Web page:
Ghost Stories and Tall Tales of the American South

The Shallow Heart: Southern Ghost Story


Southern ghost story by Amy Mitchell, illustration by Geoff Mitchell.

Henry knew he was losing his memory. His daughter said that his brain was full and needed to make room. She said it lovingly at first, but as the years passed there was frustration in her voice. He forgot her name, even though he was the one that had chosen it.

There is magic in the memory of firsts, so he worked hard to remember his first bicycle, his first kiss, even his first humiliation. All were erased. He sat with a folded newspaper, the words swimming without meaning. Some days, Henry’s daughter showed him photographs, trying to remind him of things like her little red-headed boy named after him. But he knew he was forgetting something even more important…something crucial.

He wandered through the house at night looking for it, in each creaking cabinet and under the bed despite the cracking anger in his back. It was an ordinary day when he found it hidden in the very back of the closest, past his wife’s favorite dress that he kept and the old suit he wouldn’t wear again until his funeral.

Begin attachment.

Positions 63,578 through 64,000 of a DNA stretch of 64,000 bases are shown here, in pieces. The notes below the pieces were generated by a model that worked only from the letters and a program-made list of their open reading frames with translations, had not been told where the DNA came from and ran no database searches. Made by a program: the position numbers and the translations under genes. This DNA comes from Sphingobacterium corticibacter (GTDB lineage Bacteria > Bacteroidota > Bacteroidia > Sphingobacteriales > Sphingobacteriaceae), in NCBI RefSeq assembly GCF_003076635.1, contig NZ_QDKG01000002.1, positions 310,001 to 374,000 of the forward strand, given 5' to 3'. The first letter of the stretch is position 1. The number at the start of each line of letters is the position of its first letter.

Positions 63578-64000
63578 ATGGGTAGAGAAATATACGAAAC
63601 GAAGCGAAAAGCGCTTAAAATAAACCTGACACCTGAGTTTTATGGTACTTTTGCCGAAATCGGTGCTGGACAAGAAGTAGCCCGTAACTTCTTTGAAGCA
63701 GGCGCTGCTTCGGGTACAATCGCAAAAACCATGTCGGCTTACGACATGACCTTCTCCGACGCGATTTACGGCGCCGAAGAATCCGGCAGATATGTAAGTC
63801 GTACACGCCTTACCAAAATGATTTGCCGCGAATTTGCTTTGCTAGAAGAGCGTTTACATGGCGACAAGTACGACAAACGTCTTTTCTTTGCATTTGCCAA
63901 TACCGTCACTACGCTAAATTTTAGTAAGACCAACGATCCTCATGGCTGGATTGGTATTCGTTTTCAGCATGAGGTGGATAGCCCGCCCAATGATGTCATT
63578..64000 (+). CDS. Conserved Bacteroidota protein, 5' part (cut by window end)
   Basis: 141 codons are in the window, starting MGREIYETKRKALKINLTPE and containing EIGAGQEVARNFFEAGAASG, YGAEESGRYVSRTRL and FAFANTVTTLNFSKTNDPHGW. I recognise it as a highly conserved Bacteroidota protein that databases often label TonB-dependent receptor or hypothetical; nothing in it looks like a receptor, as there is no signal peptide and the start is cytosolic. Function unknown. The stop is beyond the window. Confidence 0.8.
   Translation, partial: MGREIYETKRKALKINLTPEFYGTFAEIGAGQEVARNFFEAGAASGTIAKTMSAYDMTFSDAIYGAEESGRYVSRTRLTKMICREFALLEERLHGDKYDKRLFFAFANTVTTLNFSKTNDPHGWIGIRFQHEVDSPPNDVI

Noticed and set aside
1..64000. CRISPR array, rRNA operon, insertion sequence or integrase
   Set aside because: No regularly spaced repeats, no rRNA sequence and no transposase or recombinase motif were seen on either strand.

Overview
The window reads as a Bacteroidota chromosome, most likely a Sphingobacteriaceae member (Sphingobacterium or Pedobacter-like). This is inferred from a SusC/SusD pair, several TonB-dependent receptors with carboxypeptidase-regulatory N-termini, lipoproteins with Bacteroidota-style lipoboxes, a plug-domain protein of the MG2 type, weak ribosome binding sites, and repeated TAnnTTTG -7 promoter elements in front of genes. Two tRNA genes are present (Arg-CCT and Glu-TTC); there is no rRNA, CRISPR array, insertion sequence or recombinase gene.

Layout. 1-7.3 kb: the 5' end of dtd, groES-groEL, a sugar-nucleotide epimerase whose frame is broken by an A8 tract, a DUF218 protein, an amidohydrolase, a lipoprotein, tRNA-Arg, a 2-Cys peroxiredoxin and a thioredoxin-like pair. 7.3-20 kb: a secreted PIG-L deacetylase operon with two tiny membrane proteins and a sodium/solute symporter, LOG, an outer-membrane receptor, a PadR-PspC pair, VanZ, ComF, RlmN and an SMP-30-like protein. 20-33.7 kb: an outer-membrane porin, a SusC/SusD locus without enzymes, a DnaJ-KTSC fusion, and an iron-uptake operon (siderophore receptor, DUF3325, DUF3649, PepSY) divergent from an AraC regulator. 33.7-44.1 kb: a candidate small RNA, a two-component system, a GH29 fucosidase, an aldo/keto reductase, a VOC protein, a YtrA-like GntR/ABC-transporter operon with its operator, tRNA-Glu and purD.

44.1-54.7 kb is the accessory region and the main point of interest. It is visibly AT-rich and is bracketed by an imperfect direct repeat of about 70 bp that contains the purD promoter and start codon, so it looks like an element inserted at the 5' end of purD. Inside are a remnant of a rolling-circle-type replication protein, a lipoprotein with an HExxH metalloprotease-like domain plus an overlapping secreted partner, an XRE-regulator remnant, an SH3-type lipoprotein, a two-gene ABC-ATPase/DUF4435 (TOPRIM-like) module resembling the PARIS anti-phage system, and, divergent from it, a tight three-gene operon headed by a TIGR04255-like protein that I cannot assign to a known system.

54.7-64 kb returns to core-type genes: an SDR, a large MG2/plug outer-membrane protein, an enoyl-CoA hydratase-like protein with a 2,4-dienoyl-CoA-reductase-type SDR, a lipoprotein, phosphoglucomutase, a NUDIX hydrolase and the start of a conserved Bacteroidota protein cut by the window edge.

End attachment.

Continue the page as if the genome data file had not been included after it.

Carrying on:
Shallow Heart Southern Ghost Story

Illustration by Geoff Mitchell

It wasn’t much larger than a shoebox. The varnish had mostly rubbed off with age and it left behind a honeyed wood, stained with the oil of fingerprints. He blew across the top layer of dust and reached for the brass clasps holding it shut. Something alive was in it, humming with a vibrating energy.

His hands shook as he lifted the lid. In an instant, his head jerked back and his ears filled with a thunderous roar. Every memory of his life came flooding forward, filled with scent and sound. He saw himself in uniform wandering a back-alley shop in a distant land. Henry could even smell the ginger and wet leaves in the air as he haggled with the store owner, finally purchasing the box as a safeguard for the day when time became his enemy.

He was back for his daughter’s birth, for the day he lost a sock at school after gym, for the first time he met his wife and didn’t much care for her. In the next instant, he could smell her rosewater and feel the quickening of his pulse. Then Henry saw her in their kitchen, his wife’s apron wrapped tightly around her waist, her once scarlet hair spotted through with gray. He could smell her sourdough cinnamon rolls and feel how her skin felt like velvet even as it wrinkled with age. Then he was back in the room being diagnosed by doctors, watching his daughter cry. Next at his wife’s funeral. Finally, Henry got to ride that first bicycle again; the wind in his face stinging his eyes.

His daughter found him that way, clutching the empty box. The coroner couldn’t figure out what stopped Henry’s brain in its tracks, killing him instantly. She took the box from him, opened the lid, and her memories walked forward like a row of paper dolls strung together, safely tucking themselves away.


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